Charging an electric car really isn’t all that difficult; but wireless charging could make the process even easier.
I can’t help but wonder if some drivers are reluctant to jump on the all-electric or plug-in hybrid bandwagon simply because of the extra effort it takes to connect the car to a charging station each evening? I know that seems a little absurd, but I suppose it’s possible. After all, it is an extra step that most people just aren’t accustomed to when they roll into the garage every night.
Oh, and if you failed to realize that you forgot to plug the car in until the next morning — well, that’s the kind of mistake that could ruin your whole day, especially if you had somewhere important to go. But there’s talk of a much easier method on the horizon.
We’ve been using wireless chargers (inductive charging) to power up our handheld devices for at least a few years now, so it only makes sense that auto manufacturers would eventually apply that kind of technology — on a larger scale, of course — to charge depleted electric car batteries. And while these wireless charging mats aren’t immediately available, manufacturers do hope to have the systems ready for home and public use within the next few years.
Obviously, there’s a good deal of science happening in there, but here’s a streamlined version of how it works: Electricity is emitted from the transmission unit (an electrically charged mat mounted to the ground) to the vehicle’s receiver unit (mounted underneath the car) through electromagnetic induction (wireless transmission of energy). The receiver unit passes the electric current on to the car’s battery pack until it’s fully charged.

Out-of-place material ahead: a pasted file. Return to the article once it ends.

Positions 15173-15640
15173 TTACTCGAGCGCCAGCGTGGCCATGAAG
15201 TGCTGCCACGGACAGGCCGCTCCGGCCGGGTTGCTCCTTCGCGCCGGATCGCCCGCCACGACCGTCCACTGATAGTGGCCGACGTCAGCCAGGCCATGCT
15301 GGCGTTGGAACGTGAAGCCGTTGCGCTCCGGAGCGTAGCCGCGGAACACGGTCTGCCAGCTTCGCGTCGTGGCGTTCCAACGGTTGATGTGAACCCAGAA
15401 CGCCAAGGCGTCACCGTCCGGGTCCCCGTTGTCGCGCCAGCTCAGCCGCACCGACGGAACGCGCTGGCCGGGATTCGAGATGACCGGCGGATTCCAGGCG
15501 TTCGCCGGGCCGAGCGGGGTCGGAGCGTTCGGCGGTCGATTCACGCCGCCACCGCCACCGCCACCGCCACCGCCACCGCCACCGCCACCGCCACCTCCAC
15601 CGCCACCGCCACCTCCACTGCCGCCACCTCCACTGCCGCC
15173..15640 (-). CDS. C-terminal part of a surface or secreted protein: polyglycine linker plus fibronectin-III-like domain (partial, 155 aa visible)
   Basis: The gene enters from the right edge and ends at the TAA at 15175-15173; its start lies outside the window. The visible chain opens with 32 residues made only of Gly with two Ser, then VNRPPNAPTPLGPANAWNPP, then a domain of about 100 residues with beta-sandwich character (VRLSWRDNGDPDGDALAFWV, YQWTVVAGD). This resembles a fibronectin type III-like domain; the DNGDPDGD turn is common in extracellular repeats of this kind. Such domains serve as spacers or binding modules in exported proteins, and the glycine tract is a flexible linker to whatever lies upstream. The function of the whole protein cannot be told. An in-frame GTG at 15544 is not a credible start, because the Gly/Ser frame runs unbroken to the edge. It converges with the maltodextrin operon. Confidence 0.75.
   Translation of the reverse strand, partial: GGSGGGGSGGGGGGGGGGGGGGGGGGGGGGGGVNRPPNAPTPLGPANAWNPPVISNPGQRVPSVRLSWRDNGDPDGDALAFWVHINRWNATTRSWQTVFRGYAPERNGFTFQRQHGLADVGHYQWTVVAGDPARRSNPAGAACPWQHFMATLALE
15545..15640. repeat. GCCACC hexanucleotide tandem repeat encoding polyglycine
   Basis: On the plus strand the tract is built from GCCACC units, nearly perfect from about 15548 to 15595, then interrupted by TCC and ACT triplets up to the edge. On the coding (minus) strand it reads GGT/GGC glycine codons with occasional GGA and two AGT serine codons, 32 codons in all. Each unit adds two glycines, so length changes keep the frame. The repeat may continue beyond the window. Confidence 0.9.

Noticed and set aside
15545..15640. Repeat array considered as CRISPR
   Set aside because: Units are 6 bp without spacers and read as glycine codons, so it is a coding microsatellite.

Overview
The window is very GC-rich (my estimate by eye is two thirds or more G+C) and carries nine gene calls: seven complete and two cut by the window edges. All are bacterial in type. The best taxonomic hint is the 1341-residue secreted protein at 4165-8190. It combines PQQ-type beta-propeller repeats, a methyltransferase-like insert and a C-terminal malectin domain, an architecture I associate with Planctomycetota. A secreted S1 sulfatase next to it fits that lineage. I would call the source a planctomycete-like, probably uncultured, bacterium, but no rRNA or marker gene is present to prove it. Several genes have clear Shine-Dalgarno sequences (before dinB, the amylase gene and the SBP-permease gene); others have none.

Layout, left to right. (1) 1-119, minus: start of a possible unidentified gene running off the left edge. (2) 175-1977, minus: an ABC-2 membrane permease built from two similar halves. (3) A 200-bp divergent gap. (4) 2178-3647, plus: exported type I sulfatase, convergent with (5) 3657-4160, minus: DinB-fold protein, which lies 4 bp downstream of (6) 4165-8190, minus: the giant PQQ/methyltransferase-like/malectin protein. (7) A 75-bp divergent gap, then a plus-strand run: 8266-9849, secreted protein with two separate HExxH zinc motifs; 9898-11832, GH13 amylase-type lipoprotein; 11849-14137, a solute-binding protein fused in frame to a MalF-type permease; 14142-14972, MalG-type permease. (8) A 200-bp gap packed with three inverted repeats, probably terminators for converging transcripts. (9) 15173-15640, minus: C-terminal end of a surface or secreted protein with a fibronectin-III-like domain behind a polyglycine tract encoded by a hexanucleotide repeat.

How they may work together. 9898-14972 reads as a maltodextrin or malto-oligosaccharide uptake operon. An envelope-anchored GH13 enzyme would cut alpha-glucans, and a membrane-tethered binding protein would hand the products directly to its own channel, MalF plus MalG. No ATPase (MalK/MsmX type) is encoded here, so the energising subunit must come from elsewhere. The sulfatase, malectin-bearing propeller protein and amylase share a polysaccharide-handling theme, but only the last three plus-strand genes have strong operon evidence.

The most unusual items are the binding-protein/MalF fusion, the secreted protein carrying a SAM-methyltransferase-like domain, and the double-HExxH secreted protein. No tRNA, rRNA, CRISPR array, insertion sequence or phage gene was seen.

An even simpler version: You drive your electric car (or plug-in hybrid) over the charging mat you installed on your garage floor and the system begins charging the car’s battery pack as soon as the vehicle is parked. That’s it. Simple, right? And there’s no added hassle of having to plug and unplug the car each time you intend to use it. Some of these proposed charging systems will even guide the driver into the correct parking position.
Now, as I mentioned, there aren’t any wireless charging systems currently available from the auto manufacturers — but they are in the works. Nissan has been teasing us with a wireless charging system for its all-electric LEAF for a couple of years now, and as of Dec. 2012, Toyota was working on an angular coil system for wireless power transmission.
So do you think we’ll see these systems reach production by the end of 2013? Or will it be 2014? Do you think the aftermarket options will be as good as (or maybe better than?) the factory offered wireless charging systems? Let me know what you think.